Pharmaceutical Research

, Volume 28, Issue 1, pp 41–57

Design, Optimization and Characterisation of Polymeric Microneedle Arrays Prepared by a Novel Laser-Based Micromoulding Technique

Authors

    • School of PharmacyQueen’s University Belfast Medical Biology Centre
  • Rita Majithiya
    • School of PharmacyQueen’s University Belfast Medical Biology Centre
  • Thakur Raghu Raj Singh
    • School of PharmacyQueen’s University Belfast Medical Biology Centre
  • Desmond I. J. Morrow
    • School of PharmacyQueen’s University Belfast Medical Biology Centre
  • Martin J. Garland
    • School of PharmacyQueen’s University Belfast Medical Biology Centre
  • Yusuf K. Demir
    • School of PharmacyQueen’s University Belfast Medical Biology Centre
  • Katarzyna Migalska
    • School of PharmacyQueen’s University Belfast Medical Biology Centre
  • Elizabeth Ryan
    • School of PharmacyQueen’s University Belfast Medical Biology Centre
  • David Gillen
    • Blue Acre Technology
  • Christopher J. Scott
    • School of PharmacyQueen’s University Belfast Medical Biology Centre
  • A. David Woolfson
    • School of PharmacyQueen’s University Belfast Medical Biology Centre
Research Paper

DOI: 10.1007/s11095-010-0169-8

Cite this article as:
Donnelly, R.F., Majithiya, R., Singh, T.R.R. et al. Pharm Res (2011) 28: 41. doi:10.1007/s11095-010-0169-8

ABSTRACT

Purpose

Design and evaluation of a novel laser-based method for micromoulding of microneedle arrays from polymeric materials under ambient conditions. The aim of this study was to optimise polymeric composition and assess the performance of microneedle devices that possess different geometries.

Methods

A range of microneedle geometries was engineered into silicone micromoulds, and their physicochemical features were subsequently characterised.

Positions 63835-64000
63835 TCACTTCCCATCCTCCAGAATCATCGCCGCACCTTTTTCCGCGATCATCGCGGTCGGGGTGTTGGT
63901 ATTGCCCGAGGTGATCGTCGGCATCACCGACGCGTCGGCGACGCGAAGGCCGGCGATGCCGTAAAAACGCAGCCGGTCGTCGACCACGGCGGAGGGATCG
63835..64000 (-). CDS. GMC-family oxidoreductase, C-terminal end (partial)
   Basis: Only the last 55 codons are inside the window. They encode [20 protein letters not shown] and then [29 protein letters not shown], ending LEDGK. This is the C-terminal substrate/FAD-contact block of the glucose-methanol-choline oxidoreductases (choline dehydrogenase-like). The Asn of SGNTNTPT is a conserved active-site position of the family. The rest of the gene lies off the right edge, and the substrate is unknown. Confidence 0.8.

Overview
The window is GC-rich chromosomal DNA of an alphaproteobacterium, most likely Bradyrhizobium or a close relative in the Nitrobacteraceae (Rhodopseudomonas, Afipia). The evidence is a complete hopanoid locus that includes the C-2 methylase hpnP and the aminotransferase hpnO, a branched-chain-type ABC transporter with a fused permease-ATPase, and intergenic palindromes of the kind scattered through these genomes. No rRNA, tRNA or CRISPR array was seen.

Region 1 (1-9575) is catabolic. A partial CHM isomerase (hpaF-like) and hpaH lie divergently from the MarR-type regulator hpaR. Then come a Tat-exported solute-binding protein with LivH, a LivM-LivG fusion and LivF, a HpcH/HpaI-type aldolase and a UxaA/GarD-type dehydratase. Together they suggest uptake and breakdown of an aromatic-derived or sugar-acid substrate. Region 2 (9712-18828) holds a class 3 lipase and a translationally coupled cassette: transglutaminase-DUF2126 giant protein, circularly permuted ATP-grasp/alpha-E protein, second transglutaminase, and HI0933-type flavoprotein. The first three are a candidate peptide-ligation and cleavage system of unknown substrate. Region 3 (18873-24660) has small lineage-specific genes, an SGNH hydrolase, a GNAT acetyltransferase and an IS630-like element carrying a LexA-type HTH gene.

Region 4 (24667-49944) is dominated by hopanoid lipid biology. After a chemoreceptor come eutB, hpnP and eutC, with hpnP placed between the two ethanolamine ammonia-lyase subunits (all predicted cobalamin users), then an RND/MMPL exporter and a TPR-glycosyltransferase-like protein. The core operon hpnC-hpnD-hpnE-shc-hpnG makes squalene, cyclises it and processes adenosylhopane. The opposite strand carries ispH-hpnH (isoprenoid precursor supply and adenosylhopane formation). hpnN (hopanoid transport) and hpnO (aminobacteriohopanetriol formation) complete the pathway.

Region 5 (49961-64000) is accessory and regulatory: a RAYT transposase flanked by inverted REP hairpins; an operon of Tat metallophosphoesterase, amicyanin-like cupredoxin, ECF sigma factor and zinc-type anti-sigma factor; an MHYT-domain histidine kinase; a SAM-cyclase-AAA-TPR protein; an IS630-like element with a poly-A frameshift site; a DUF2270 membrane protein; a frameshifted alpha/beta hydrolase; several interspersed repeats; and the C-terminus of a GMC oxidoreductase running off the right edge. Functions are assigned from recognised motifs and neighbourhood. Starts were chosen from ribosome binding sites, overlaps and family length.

Results

Microneedles micromoulded from 20% w/w aqueous blends of the mucoadhesive copolymer Gantrez® AN-139 were surprisingly found to possess superior physical strength than those produced from commonly used pharma polymers. Gantrez® AN-139 microneedles, 600 μm and 900 μm in height, penetrated neonatal porcine skin with low application forces (>0.03 N per microneedle). When theophylline was loaded into 600 μm microneedles, 83% of the incorporated drug was delivered across neonatal porcine skin over 24 h. Optical coherence tomography (OCT) showed that drug-free 600 μm Gantrez® AN-139 microneedles punctured the stratum corneum barrier of human skin in vivo and extended approximately 460 µm into the skin. However, the entirety of the microneedle lengths was not inserted.

Conclusion

In this study, we have shown that a novel laser engineering method can be used in micromoulding of polymeric microneedle arrays. We are currently carrying out an extensive OCT-informed study investigating the influence of microneedle array geometry on skin penetration depth, with a view to enhanced transdermal drug delivery from optimised laser-engineered Gantrez® AN-139 microneedles.

KEY WORDS

laser engineeringmicroneedlesoptical coherence tomographytransdermal drug delivery

Copyright information

© Springer Science+Business Media, LLC 2010